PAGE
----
I've said this numerous times: New York state residents are blessed to have an organization like the Empire Center for Public Policy working on their side, particularly when it comes to its tireless efforts to push for government transparency and for the volumes of public information it makes easily available on its website.
The Empire Center this week won a particularly hard, lengthy battle to compel the New York City Employee Retirement System to release the full pension records of its retired members. The information on pensions is vital because your tax dollars are paying to support these government retirees. You have a right to know how that money is spent, who's getting it and how much they're getting.
In New York City, the records sought by the Empire Center involved nearly 137,700 retirees working in the areas of health, transit, corrections, sanitation and housing.
Among the disclosures was a pension awarded to Eugene Egan, a retired 60-year employee of the city's sanitation department, who is taking home more than $285,000 a year in pension benefits following his retirement in 2015. His peak salary during his career was just over $128,000, according to the Empire Center, which shows you just how generous the city is being toward someone who isn't even working any longer.
It took four years of effort that included the filing of many Freedom of Information Law (FOIL) requests, a lawsuit (Article 78) and appeals for the Empire Center to obtain information that rightfully belongs to all of us as taxpaying citizens and should have been released without a fight.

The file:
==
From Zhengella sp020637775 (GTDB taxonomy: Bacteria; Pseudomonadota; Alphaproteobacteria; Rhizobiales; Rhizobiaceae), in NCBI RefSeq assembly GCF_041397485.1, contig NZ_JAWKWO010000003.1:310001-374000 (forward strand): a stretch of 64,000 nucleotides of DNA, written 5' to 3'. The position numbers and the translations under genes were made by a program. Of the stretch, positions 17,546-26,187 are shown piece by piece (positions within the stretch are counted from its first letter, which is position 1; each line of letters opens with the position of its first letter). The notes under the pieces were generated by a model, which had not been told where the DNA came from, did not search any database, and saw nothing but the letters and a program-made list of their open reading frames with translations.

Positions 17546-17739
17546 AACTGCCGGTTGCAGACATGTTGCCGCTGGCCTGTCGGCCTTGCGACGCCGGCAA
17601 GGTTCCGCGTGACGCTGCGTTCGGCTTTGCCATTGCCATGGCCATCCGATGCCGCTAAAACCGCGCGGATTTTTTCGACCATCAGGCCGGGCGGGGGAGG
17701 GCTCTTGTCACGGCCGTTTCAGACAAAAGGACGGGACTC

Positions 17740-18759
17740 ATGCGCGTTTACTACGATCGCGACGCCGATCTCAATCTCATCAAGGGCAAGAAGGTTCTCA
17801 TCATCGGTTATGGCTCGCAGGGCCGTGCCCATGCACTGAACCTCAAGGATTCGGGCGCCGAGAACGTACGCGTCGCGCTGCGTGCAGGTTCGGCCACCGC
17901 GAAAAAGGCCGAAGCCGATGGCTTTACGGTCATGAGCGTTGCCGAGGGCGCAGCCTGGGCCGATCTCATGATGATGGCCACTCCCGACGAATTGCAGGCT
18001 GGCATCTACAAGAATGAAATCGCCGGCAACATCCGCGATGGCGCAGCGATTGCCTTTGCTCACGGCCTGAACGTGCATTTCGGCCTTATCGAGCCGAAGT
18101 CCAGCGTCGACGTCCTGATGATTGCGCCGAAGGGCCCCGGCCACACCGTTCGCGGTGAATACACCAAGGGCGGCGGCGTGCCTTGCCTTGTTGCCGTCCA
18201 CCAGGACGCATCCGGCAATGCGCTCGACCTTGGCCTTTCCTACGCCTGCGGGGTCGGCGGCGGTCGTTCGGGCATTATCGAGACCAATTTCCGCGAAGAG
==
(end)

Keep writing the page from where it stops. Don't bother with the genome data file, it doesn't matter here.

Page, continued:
This is the kind of uphill battle that we all face in keeping government honest and accountable, and the Empire Center is on the front lines waging these battles for us.
You can see the new pension records -- as well as information about the compensation of thousands of other public employees -- including state workers, public school teachers and elected and appointed government officials -- by visiting the Empire Center's SeeThroughNY website.
The menu in the blue bar at the top of the web page allows citizens to easily search for records under categories such as payrolls, pensions, contracts, expenditures, the state budget and teacher pay. Each are easily searchable by various means (highest-to-lowest, community or district, name ...)
It's often very difficult, time-consuming and expensive for ordinary citizens to obtain this kind of information. And certainly, no one is displaying this information for the public in such an easy-to-research manner. We encourage you to visit the website and check out the information that's on there. You might be surprised, and you'll probably be outraged.
For more information on the Empire Center and its efforts, visit its website, www.empirecenter.org.
Thanks to the Empire Center for its efforts at keeping New York government open and for protecting your right to know.